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German word, unheimlich, negating what is ‘homelike’, ‘belonging to the house’, captures the strange ‘unhomeliness’ of the dioramic image that uses familiar locations and interiors of rooms and populates it with ambivalent figures that appear both alive and inanimate (the reversibility of which Freud describes as the most typical form of uncanniness). Conscious of this uncanniness of his staged pictures, Wall has described them as tableaux morts, instead of tableaux vivants.18 This connection between the animate and the inanimate in these pictures, however, goes beyond a superficial impression of ‘cinematographic’ set-ups seamlessly merged with real landscapes filled with waxwork-like beings, which prompted David Campany to declare that ‘Jeff Wall’s work is on some level an art of zombies’.19 The ambivalences perceived in such images highlight, in essence, photography’s uncanny relationship to reality, the uneasy sensations resulting from its powers of objectification, and its underlying intuition of death, something that Roland Barthes pointed out by describing photography as ‘a kind of primitive theatre, a kind of tableau vivant, a figuration of the motionless and made-up face, beneath which we see the dead’.20 A diorama only makes this relationship more visible and palpable. ‘Being models of nature, dioramas include many of the world’s constituent parts. The only thing absent is life itself. Time comes to a halt, and never-ending stillness reigns’, writes the Japanese photographer Hiroshi Sugimoto, who made the diorama the ‘muse’ for his conceptual photography interrogating questions of representation and ontology.21 His two series entitled Dioramas (2014) and Portraits (2018) were meant to challenge the assumption of life being rendered inanimate in a photographic representation. Yet, by photographing scenes from natural history dioramas and not showing the glass container housing them, or taking portraits of wax figures removed from museums in a trompe l’œil manner, what he exposes is, in fact, the same uncanniness of photography only revealed from a reverse angle, by making dead subjects look alive: ‘however fake the subject, once photographed, it’s as good as real’, he states in an often-reproduced caption to his photos.22 Gregory Crewdson’s Sanctuary (2010), a series of photographs depicting abandoned film sets in Rome’s legendary Cinecittà studios, is similar in concept to Sugimoto’s work. In these pictures, the fake buildings appear as ‘real’ architecture, as melancholic 18 Barents, p. 95. 19 Campany, ‘A Theoretical Diagram in an Empty Classroom’, p. 25. 20 Barthes, p. 32. 21 Sugimoto, p. 4. 22 See, for example: [accessed 12 January 2019].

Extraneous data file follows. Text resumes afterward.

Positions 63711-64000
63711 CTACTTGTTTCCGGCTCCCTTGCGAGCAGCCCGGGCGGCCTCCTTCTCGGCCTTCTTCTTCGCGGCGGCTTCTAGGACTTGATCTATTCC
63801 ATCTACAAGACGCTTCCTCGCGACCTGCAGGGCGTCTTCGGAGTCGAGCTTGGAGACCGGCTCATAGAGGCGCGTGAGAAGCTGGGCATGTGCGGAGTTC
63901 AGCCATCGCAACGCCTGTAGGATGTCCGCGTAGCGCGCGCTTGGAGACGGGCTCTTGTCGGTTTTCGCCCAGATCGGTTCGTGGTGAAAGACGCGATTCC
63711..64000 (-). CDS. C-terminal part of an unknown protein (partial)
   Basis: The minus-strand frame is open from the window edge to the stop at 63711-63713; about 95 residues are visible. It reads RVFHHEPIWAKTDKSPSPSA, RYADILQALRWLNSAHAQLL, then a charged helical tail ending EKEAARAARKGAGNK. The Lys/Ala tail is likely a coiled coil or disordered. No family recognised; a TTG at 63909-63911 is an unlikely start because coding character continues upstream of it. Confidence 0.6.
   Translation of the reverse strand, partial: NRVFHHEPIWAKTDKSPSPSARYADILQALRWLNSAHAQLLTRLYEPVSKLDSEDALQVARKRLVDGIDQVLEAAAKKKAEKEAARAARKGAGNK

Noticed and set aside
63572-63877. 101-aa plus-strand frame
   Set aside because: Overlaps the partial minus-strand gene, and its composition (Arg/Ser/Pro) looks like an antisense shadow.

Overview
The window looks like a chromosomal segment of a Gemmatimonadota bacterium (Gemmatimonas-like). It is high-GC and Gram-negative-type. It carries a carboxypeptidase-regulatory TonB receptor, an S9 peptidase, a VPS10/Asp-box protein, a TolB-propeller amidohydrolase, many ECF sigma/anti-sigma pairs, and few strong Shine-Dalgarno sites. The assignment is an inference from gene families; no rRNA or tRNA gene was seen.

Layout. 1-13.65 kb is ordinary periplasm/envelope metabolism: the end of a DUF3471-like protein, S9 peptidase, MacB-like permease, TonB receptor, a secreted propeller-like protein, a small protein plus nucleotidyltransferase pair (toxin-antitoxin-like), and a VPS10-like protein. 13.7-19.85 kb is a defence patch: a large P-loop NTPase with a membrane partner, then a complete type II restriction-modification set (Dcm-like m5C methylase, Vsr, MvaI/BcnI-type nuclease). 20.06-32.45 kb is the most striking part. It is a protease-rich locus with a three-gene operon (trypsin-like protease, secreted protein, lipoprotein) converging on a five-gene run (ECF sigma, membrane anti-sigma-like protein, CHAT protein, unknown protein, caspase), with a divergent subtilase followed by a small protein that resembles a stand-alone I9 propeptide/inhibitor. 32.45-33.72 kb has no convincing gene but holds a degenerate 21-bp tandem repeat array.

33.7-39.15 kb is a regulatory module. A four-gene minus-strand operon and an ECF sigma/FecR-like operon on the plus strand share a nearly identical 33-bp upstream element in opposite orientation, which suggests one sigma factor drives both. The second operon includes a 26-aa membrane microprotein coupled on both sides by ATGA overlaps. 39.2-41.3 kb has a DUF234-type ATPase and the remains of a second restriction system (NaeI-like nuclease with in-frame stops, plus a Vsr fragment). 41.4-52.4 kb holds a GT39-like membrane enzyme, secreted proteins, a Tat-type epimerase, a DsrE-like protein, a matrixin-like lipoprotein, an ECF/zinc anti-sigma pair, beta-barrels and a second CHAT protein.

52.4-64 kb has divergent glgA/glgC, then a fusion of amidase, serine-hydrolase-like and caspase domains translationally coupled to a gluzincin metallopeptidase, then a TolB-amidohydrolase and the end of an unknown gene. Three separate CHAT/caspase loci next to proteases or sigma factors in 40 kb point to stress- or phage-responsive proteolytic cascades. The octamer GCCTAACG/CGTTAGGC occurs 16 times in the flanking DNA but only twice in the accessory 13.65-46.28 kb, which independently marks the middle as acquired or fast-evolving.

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ruins of the historical Rome and not just of the movies made there, blurring the distinction between fiction and reality. The diorama or the wax figure cabinet, appearing as a museum within a museum, does not only seem like a sculptural, three-dimensional transposition of a photographic or pictorial representation; most of the time, it is actually based on a photograph or painting. Thus, Sugimoto’s works do not ‘revive’ their taxidermied or long-dead subjects, but recover a representation beneath a representation. In a similar manner, the dioramic tableau can be seen as a picture bringing to life another picture. Gregory Crewdson’s Untitled (Sunday Roast) from the series Beneath the Roses (2005), achieves this by framing a photo within a photo in a mise-en-abyme structure.23 What puzzles the viewer here is the fact that we cannot tell whether the picture on the wall shown in the image is a photograph or a photorealistic painting. Beyond the fact that it does not offer ‘a momentary glimpse of reality, a link to the world’, as Peter Galassi observes regarding Wall’s pictures, and presents ‘a timeless, self-sufficient image – a world in itself’, this ambivalence captures a very important aspect of this type of image, namely that it is always an uncanny comingling of the arts.24 Wall’s photographs, in fact, most of the time are re-enactments of his own impressions of scenes seen in real life, but not photographed. The snapshot is thus both rejected and preserved, ‘embalmed’ in his art while it is combined with motifs, compositional and stylistic techniques appropriated from painting and film. Suspended between reality and artificiality, haunted by movement in their stillness and estranged by their own fixity, to paraphrase Campany’s words, these images make their ‘unhomely’ home between the arts.25 Like the great canvases of figurative painting, they suggest a whole narrative within a single frame, while they look like oversized single frames extracted from a film.26 They are therefore not only ‘cinematographic’ in the way they are created, but also ‘cinematic’ and ‘painterly’ in their appearance, often directly shaped by influences from painting or cinema, which provide the necessary familiarity, the ‘homeliness’ subverted by media ambivalence. This influence can be felt in a more generic way (similarly to 23 The photo shows a picture hanging on the wall in which we see a dining room with mother and son sitting at a table in a frontal composition, behind the woman there’s an open door leading to the kitchen, reframing the window in the back, through which part of another house is visible, and yet another window. 24 Galassi and others, p. 36. 25 Campany, Photography and Cinema, p. 138. 26 Mounted on a lightbox, Jeff Wall’s pictures look literally like individual frames cut from an unusually large, transparent filmstrip.